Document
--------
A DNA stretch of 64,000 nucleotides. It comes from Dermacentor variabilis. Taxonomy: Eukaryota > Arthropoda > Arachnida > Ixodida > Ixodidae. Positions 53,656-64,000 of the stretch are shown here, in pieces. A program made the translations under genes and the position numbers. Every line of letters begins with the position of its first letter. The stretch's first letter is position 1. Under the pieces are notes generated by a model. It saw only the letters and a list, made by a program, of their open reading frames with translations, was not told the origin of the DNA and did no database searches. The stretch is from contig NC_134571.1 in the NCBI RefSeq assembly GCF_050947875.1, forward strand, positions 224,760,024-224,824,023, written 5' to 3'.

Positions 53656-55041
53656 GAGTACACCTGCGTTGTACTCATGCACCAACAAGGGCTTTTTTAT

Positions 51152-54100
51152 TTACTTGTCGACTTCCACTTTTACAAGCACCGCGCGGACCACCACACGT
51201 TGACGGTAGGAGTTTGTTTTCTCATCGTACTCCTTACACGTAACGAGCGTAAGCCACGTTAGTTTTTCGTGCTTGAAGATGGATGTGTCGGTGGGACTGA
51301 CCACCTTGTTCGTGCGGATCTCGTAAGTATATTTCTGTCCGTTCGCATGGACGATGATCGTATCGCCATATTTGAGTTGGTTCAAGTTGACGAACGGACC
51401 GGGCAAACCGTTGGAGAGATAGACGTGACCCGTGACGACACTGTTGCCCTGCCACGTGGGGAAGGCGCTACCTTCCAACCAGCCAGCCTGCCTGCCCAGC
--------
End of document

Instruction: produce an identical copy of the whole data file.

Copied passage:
A DNA stretch of 64,000 nucleotides. It comes from Dermacentor variabilis. Taxonomy: Eukaryota > Arthropoda > Arachnida > Ixodida > Ixodidae. Positions 53,656-64,000 of the stretch are shown here, in pieces. A program made the translations under genes and the position numbers. Every line of letters begins with the position of its first letter. The stretch's first letter is position 1. Under the pieces are notes generated by a model. It saw only the letters and a list, made by a program, of their open reading frames with translations, was not told the origin of the DNA and did no database searches. The stretch is from contig NC_134571.1 in the NCBI RefSeq assembly GCF_050947875.1, forward strand, positions 224,760,024-224,824,023, written 5' to 3'.

Positions 53656-55041
53656 GAGTACACCTGCGTTGTACTCATGCACCAACAAGGGCTTTTTTAT

Positions 51152-54100
51152 TTACTTGTCGACTTCCACTTTTACAAGCACCGCGCGGACCACCACACGT
51201 TGACGGTAGGAGTTTGTTTTCTCATCGTACTCCTTACACGTAACGAGCGTAAGCCACGTTAGTTTTTCGTGCTTGAAGATGGATGTGTCGGTGGGACTGA
51301 CCACCTTGTTCGTGCGGATCTCGTAAGTATATTTCTGTCCGTTCGCATGGACGATGATCGTATCGCCATATTTGAGTTGGTTCAAGTTGACGAACGGACC
51401 GGGCAAACCGTTGGAGAGATAGACGTGACCCGTGACGACACTGTTGCCCTGCCACGTGGGGAAGGCGCTACCTTCCAACCAGCCAGCCTGCCTGCCCAGC